I first wrote about this topic back in 2010. I’ve seen so many people lately on the forums who are going for a 750 or 760+ that I decided to revive the conversation.
My first version of this article started out with some reservations about this topic—and those reservations haven’t gone away. In fact, they’ve grown a little. Just yesterday, I answered a forum question from someone who told me that his or her desired school required a 750 or higher.
I don’t know a single school that says it requires a 750 or higher—and if there is one, then that admissions team is using the test incorrectly and people should be skeptical about attending that school. As far as the GMAT can tell, someone scoring 720 and someone scoring 750 are both equally capable of performing well at any particular business school. (Other reasons may exist for preferring one person over the other, but the GMAT is not one of those reasons.)
Second of all, I talk to many people on the forums who set a goal score and just assume that, as long as they study hard enough, they can get that score. In fact, they think there’s something wrong with them when they struggle to get there. The GMAT is not a static school test, where everyone could theoretically score the top score if they just studied enough. By definition, only 1 percent of test-takers will score 760 or higher.
That loops us back around to my first concern: given that so few people achieve these scores, any school that required a 750 or 760 (or higher) would not have very many candidates to choose from among when building its next MBA class. In addition, the school would build a very lopsided class. The GMAT is one admissions tool, but only one. There are many very strong candidates who do not hit the top level on this particular piece of the admissions puzzle.
In short, most people going for this kind of crazy-high score would be far better off using that time to work towards a promotion at work, or volunteer, or spend more time with family and friends. That is, unless you want to teach for my company—we’re the only organization I know that actually does require a 760+.
I also have to discuss something about the ranges I’ve chosen, 700 versus 760. You receive quant and verbal sub-scores on the GMAT, which are combined into a three digit score. The sub-scores can be quite different (or pretty similar) to get a 700 (or any score).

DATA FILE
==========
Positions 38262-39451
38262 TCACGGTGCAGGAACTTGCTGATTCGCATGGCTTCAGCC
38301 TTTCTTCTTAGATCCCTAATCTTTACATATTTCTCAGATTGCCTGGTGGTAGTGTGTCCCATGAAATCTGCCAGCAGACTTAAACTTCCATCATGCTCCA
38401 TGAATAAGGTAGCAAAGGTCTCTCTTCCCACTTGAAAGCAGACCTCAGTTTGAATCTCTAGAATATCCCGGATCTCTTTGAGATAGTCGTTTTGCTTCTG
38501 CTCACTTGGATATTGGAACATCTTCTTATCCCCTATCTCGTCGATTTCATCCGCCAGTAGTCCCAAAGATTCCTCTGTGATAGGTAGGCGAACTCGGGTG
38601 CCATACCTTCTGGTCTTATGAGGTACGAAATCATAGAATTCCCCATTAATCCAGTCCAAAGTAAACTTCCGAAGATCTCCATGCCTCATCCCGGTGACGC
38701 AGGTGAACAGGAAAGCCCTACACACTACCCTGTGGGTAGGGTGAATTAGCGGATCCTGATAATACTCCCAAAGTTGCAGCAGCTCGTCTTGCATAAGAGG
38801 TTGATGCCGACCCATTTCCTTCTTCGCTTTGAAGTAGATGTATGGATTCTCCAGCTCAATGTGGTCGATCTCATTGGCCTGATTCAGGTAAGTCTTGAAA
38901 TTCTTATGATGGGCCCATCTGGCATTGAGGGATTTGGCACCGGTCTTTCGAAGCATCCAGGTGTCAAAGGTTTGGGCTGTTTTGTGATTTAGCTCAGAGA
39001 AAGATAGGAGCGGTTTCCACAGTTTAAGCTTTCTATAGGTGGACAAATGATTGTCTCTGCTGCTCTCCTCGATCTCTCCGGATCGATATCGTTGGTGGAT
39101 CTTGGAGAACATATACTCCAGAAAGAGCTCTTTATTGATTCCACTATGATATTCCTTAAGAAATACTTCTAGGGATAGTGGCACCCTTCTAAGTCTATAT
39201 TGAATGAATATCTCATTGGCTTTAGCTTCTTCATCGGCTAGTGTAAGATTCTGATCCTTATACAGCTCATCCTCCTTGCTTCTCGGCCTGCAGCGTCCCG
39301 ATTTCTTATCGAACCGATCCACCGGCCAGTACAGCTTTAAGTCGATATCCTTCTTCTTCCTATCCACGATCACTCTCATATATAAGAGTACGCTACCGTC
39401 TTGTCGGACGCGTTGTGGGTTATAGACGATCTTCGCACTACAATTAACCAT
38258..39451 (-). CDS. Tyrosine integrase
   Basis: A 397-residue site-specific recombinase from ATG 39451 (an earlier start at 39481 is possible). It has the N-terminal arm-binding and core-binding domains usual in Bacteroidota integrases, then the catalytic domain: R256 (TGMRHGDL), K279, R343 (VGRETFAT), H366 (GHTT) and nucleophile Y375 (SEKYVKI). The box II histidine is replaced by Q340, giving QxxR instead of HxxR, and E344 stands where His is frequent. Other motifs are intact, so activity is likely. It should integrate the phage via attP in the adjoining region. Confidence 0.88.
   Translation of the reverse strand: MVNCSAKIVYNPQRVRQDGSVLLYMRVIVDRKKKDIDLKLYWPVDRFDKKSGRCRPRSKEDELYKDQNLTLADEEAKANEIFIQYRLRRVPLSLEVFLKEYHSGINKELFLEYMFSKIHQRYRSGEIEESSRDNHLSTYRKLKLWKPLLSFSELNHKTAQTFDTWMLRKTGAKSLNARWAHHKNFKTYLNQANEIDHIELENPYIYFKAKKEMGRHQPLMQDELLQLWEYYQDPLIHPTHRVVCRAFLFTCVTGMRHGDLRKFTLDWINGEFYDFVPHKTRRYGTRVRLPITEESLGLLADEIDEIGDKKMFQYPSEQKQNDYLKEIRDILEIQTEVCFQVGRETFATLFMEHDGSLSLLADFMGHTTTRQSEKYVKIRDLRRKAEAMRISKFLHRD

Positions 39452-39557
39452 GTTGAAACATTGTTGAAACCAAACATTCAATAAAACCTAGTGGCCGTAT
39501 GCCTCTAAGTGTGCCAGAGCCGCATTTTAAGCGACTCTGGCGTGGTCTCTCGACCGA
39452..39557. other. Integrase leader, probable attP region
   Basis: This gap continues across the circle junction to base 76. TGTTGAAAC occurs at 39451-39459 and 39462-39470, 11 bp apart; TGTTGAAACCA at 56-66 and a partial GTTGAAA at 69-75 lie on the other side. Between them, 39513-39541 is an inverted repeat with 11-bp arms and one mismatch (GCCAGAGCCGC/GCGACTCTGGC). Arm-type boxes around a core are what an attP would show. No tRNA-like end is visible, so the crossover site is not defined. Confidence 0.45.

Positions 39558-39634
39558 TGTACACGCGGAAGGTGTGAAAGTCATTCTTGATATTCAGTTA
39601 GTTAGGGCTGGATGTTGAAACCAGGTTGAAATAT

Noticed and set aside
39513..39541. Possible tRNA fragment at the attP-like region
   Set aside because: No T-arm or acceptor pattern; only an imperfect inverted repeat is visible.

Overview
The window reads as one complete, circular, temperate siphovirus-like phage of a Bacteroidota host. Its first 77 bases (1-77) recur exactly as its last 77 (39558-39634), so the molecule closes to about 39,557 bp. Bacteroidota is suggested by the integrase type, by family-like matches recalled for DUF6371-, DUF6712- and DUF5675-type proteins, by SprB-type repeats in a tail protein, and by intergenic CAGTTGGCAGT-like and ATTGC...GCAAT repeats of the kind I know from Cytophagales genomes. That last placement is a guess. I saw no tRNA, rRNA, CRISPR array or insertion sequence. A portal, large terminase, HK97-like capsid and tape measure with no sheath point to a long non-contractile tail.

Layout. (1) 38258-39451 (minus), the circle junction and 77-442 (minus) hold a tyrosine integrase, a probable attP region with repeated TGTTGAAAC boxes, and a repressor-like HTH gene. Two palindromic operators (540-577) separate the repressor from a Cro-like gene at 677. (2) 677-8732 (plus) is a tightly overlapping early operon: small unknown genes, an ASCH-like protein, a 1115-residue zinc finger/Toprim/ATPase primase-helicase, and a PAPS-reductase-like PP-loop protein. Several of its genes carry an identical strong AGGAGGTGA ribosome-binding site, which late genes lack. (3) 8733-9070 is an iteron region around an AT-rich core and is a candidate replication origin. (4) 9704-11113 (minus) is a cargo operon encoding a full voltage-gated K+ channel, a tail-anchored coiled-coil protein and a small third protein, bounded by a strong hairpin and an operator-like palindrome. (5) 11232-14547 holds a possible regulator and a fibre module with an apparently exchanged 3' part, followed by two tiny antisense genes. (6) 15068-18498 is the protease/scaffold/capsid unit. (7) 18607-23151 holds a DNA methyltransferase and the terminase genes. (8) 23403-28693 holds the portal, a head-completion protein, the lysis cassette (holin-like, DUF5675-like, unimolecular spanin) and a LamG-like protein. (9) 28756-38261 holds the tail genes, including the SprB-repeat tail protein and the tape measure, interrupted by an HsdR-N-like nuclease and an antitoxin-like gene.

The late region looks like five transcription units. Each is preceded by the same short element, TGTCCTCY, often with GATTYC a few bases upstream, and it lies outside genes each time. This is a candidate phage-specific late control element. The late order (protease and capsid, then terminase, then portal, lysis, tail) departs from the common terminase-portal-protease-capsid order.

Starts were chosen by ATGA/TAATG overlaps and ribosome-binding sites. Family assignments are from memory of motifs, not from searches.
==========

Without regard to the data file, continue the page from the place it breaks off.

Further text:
This article will assume that the sub-scores are roughly similar (that is, the person does not have a big disparity between the two sub-scores). If such a disparity does exist—for example, a 70th percentile quant score and a 95th percentile verbal score—then that person may score a 700, but will not have mastered everything listed below for the quant portion. At the same time, that person will likely have mastered many, if not most, things listed under the “760-level” section below for the verbal portion.
Before we can dive into what mastery means for each of these two groups, we have to define something: what it means to recognize what to do on a problem. If you recognize what to do, then when you see a new question, you quickly (within about 20 to 30 seconds) make a connection to some problem you’ve done in the past; there’s some similarity between the two problems and you recognize that similarity.
As a result of that recognition, you now know what to do in order to solve this problem, because you can use the same (or a very similar) solution method. You will also be aware of the common mistakes you might make or traps you might fall into on a question like this one. You may save a little time and you’re more likely to answer the problem correctly.
By contrast, if you don’t recognize what to do, you have to figure out what to do “from scratch” (from the beginning); that slows you down and doesn’t give you any advantage in terms of accuracy.
Okay, here are the differences in mastery for 700-level and 760-level scorers:
What jumped out at you? I’d like to point out a few important points.